Indian Memorial Bssociation of Okmulgee!, through its President.
Mr. James M. Noble, its Secretary, Mrs. Jean Riaor, and members of
its Board. It was largely through their efforts that funds were
raised and plans promotxd to assist the 120 members of the New
Town Church in the celebration. Its m c s , however, fully justified
the weeh of preliminary planning and of work contributed to this
outstanding event in Oklahoma.
      The high light of the Centennial centered in the program given
at the church on the afternoon of the last day of the celebration,
Sunday, September 25. It was then that thia century old Indian
Church was recognized by high dignitaries of the Methodist Church
and other leaders from over Oklahoma who gathered to pay it tribute.
Those who appeared on the afternoon's program were Bishop W.
Angie Smith of the Oklahoma-New Mexico Area, Methodist Church,
which includes the Oklahoma Indian Miwrion Conference; Reverend
D. D. Etchieson, Superintendent, Reverend Tony Hill, District
Superintendent, and Reverend W. U. Witt, retired Superintendent,
all of the Indian Mission Conference; Reverend W. W. Mansfield,
Okmulgee Methodist Church ; Lieutenant Governor James E. Berry,
of the State of Oklahoma; Major W. T. Wheatley, Oklahoma City Air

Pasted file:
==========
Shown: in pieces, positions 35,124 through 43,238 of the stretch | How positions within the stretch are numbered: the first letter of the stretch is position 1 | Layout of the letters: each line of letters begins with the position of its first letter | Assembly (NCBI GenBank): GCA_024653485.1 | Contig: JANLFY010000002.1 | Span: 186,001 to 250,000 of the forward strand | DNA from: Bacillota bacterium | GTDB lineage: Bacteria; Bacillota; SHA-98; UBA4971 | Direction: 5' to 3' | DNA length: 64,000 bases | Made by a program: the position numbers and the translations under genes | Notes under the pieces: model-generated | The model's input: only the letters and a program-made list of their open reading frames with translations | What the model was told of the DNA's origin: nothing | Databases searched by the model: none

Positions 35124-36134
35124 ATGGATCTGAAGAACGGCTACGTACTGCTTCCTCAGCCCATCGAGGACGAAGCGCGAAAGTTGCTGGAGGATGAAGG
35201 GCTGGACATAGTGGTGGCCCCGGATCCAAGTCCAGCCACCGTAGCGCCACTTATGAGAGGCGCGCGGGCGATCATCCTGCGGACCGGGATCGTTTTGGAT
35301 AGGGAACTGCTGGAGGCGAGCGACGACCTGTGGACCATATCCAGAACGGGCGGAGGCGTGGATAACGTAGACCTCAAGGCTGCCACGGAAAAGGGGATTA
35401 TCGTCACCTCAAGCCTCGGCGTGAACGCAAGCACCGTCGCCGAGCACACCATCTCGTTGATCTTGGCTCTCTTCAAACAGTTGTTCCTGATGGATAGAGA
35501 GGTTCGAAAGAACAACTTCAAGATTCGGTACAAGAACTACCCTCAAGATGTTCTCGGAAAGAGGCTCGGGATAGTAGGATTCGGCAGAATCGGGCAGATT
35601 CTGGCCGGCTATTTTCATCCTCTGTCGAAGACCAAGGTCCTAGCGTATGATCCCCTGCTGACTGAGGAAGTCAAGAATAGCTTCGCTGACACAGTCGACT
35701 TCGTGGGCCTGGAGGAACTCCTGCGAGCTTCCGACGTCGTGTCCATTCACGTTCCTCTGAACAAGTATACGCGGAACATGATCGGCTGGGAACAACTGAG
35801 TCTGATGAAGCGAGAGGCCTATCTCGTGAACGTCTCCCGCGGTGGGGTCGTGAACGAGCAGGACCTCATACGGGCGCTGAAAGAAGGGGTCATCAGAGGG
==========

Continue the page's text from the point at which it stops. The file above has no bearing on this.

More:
Material Area, Tinker Air Force Base ;W. 0. Roberts, Superintendent,
Five Civilized Tribes Agency, Muskogee; and Miss Muriel H. Wright,
Editorial Department, Oklahoma Historical Society. Also, appearin g
on the program, were the Reverend Gteorge Long, present pastor of
the New Town Church, who reviewed its place in the history of
Methodiam in Oklahoma, and the Reverend Sam Checote, retired
pastor, who gave his reminiscences, both addresses personally interest -
ing to the members of the congregation and the throng of visitors that
crowded the sanctuary for this memorable occasion. Every address
was followed with the singing of old time hymns in the Creek language.
by the many excellent native voices in the congregation. The whole
program was recorded on a special recording machine for preservation
by the Creek Indian Memorial Association, as a part of its archival
material in the Museum of the old Creek capitol at Okmulgee.
      In his fine address, specially prepared for the Centennial, Lieu-
tenant Governor Berry paid tribute in this epigrammatic statement :
"New Town Methodist Church was a pioneer in Oklahoma cultural
life. ''
      Another speaker pointed out that the history of New Town
Church is living history. The organization overcame great tribula-
tion in its beginnings and has endured for more than a century
nuturing the spirit of loyalty to C r s i n ideals and democratic tra-
ditions. The Centennial celebration brought in review the forces and
the personalities that have made this locality worthy of remembrance
in our state. Thousands of mch localities in America, each with its
living history, are what make o m countqy great today.